Airlines' premium wine programs
Premium-class passengers boost airlines' bottom lines, so savvy carriers go the extra mile to keep these elite fliers happy. Good case in point: restaurant-quality wine programs put together by sommeliers who rank among the world's best. Any of these would have Bacchus angling for an upgrade at 40,000 feet.
Sommelier: Olivier Poussier
About the som: Has won numerous awards, selected wines for some of Europe's best restaurants, and contributed opinions to French wine publications and guides.
Premium sips: Blanck et Fils, Grand Cru, Riesling, 2010, Alsace, France; Château Smith Haut Lafitte, red Bordeaux blend, 2006, Pessac-Léognan, France
Something special: The airline has added specially designed stemless wine glasses, balanced to make them more stable during flight. The goblet portion of each gets narrower at the top to concentrate flavors and aromas.
Ultimate pairing: Château Smith Haut Lafitte with boneless rolled fillet of lamb. "The smoky, balsamic, bacon, and spice notes of this Bordeaux pair beautifully with the texture of this lamb shoulder meat," says Poussier.
Sommelier: Ken Chase
About the som: Winemaker and viticulturist Chase selected wines for Pope John Paul II's Canadian visits in 1984 and 1987. Has been a guest on various U.S. radio programs as a wine expert.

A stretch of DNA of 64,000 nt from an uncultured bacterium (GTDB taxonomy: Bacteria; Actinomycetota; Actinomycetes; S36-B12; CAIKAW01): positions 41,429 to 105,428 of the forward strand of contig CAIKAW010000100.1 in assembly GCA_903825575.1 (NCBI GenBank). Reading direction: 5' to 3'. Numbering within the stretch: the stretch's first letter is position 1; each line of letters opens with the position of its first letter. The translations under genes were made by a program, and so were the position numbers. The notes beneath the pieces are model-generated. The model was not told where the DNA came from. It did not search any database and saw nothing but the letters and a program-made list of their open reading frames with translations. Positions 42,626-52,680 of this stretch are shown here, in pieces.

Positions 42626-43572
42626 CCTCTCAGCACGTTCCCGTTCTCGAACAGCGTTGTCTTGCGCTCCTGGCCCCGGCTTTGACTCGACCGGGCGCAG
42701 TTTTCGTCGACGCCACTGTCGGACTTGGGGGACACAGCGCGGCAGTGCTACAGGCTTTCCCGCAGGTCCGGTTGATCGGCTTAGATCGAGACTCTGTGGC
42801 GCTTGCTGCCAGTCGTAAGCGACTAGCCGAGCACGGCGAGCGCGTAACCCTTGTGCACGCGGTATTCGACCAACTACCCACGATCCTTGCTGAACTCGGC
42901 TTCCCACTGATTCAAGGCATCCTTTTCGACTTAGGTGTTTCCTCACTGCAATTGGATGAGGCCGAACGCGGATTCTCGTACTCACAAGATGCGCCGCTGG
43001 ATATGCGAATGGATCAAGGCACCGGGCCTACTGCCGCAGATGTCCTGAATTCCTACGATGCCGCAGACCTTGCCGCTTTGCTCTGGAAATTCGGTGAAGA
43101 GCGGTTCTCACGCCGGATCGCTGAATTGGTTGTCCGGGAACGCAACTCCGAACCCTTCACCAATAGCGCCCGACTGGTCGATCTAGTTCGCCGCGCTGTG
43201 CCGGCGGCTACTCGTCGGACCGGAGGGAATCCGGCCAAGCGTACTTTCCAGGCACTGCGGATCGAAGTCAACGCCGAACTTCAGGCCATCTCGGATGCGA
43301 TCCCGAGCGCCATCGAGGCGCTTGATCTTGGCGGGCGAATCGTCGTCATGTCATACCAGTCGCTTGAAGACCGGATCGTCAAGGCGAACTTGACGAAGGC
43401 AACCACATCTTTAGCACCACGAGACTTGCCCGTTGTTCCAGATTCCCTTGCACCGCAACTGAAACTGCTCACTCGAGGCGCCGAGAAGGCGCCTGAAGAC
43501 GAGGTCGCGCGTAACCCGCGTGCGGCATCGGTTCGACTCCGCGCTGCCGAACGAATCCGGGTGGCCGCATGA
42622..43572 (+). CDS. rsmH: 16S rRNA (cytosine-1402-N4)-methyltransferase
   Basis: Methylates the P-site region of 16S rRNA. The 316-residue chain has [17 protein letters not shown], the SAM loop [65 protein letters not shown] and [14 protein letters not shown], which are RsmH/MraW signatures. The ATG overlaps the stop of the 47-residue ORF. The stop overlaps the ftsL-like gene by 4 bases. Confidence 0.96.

Premium sips: Delicato Family Vineyards, Merlot 181, 2008, Lodi, Calif.; Gloria Ferrer, Brut, Sonoma County, Calif.
Something special: On first-class international flights, attendants pass out silver trays topped by sheets of paper that show the available wines. Create your own wine flight by circling your choices.
Ultimate pairing: The Ferrer with a chicken or fish dish. "Acidity in sparkling wine pushes out flavors of fowl and fish," says Chase.
Sommelier: Markus Del Monego
About the som: Recipient of the Ruinart trophy in 1988 for being Germany's top som, Del Monego writes wine reviews and puts on seminars.
Premium sips: Chateau Olivier, Grand Cru Classe, blend of cabernet sauvignon and merlot with a touch of cabernet franc, 2006, Bordeaux, France; Chateau Ste. Michelle, Indian Wells, merlot, 2007, Columbia Valley, Wash.; Weingut Kunstler, Kostheim Weiss Erd, Riesling, 2011, Rheingau, Germany